Fruit and vegetable culture

Fruits and vegetables are a big part of the culture and economy of Azerbaijan. The country’s varied climate allows fresh produce to be picked all year round. Many of these fruits and vegetables are celebrated with local harvest festivals, highlighting their importance for the community and national economy.

According to Azerbaijani State Statistics Committee, exports of fruits and vegetables in 2020 amounted to USD 607.7 million and provided a third of the country’s total non-oil exports last year. Fruits are also as part of traditional Azerbaijani tea culture. Visitors to someone’s home, whatever the time of day, are always offered tea alongside bowls of dried fruits and nuts as well as various homemade jams.

Jalal and the new generation of fruit and vegetable producers are turning towards innovative techniques and technologies to better their businesses. ©FAO/ Abdul Mustafazade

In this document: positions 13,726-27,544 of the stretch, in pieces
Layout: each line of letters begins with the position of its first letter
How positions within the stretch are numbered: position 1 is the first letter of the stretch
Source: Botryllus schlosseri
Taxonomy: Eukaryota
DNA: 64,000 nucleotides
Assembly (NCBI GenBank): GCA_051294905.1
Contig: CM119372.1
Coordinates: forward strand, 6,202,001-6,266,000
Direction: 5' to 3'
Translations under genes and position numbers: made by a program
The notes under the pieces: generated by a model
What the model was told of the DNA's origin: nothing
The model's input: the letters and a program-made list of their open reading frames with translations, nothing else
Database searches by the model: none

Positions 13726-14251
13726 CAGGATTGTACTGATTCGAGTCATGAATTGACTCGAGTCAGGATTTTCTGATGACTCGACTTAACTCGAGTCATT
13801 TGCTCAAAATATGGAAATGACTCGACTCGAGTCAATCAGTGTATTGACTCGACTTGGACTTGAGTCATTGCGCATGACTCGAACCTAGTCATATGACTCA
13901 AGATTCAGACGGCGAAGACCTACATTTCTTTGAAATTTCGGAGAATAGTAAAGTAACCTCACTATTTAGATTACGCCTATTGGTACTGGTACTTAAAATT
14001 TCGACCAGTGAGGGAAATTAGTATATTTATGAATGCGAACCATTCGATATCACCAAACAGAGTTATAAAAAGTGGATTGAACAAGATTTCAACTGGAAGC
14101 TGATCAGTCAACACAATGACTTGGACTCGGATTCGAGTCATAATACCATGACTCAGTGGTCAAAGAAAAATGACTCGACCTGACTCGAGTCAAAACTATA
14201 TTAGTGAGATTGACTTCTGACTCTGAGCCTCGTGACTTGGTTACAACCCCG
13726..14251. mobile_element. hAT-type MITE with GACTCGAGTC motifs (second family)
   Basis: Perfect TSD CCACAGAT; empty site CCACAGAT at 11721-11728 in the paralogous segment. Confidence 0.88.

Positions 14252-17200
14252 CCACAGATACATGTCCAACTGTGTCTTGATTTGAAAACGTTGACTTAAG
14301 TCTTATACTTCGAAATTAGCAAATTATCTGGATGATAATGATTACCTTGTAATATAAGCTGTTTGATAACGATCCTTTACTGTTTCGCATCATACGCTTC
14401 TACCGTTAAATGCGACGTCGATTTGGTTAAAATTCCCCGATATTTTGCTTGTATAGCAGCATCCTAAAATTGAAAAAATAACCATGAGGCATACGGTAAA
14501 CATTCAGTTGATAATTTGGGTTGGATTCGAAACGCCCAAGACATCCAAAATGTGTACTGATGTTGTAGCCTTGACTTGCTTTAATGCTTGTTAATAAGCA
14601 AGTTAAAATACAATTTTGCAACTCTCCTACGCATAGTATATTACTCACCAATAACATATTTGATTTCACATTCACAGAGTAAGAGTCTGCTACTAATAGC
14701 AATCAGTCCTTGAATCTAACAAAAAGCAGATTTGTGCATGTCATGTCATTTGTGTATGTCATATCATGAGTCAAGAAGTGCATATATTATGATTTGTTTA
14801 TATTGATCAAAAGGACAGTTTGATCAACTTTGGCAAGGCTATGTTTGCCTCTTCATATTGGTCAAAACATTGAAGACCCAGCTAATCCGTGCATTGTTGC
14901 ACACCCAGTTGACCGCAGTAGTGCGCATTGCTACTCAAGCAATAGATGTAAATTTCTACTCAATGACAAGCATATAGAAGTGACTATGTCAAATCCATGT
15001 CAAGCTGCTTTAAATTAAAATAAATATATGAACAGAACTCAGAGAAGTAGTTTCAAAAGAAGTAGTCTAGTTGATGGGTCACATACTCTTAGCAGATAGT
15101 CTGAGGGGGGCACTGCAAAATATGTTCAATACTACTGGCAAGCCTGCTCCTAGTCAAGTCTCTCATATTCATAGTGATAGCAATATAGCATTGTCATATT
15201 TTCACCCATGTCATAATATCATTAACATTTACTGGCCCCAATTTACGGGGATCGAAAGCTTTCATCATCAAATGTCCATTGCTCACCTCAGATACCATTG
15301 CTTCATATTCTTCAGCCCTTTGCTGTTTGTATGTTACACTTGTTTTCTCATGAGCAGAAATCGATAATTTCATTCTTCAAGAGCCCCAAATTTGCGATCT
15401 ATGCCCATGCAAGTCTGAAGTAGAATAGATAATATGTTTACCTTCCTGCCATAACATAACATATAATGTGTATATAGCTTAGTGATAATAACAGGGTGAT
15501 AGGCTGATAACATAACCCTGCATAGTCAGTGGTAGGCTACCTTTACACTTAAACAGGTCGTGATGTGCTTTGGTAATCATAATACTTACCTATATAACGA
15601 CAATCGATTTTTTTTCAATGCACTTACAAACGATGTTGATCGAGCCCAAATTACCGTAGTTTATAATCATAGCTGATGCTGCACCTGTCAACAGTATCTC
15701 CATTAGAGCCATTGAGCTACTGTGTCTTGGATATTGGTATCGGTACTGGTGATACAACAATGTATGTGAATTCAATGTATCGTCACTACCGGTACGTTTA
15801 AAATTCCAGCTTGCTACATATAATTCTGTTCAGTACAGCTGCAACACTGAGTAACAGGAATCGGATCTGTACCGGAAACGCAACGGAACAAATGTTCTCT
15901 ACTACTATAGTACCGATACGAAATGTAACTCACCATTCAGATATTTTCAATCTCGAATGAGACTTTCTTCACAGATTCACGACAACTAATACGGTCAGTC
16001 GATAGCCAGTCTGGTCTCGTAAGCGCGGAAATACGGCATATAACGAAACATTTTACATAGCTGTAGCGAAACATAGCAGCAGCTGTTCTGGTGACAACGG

Innovating tradition

Fruits and vegetables are also particularly important to another young Azerbaijani farmer, Jalal Alakbarov from the Samukh region in northwestern Azerbaijan.

Jalal’s family has been in the business  for many years, mostly relying on traditional methods of production. As part of the new generation, however, Jalal was looking to innovate with new techniques and technologies to better their business.

While vegetables are traditionally grown in open fields, the younger generation has been using greenhouses. Greenhouses better control production than in an open field and consequently lead to higher yields, better quality and better use of inputs.

In the last 10 years, Jalal has managed to expand his farming, producing tomatoes and strawberries in greenhouses.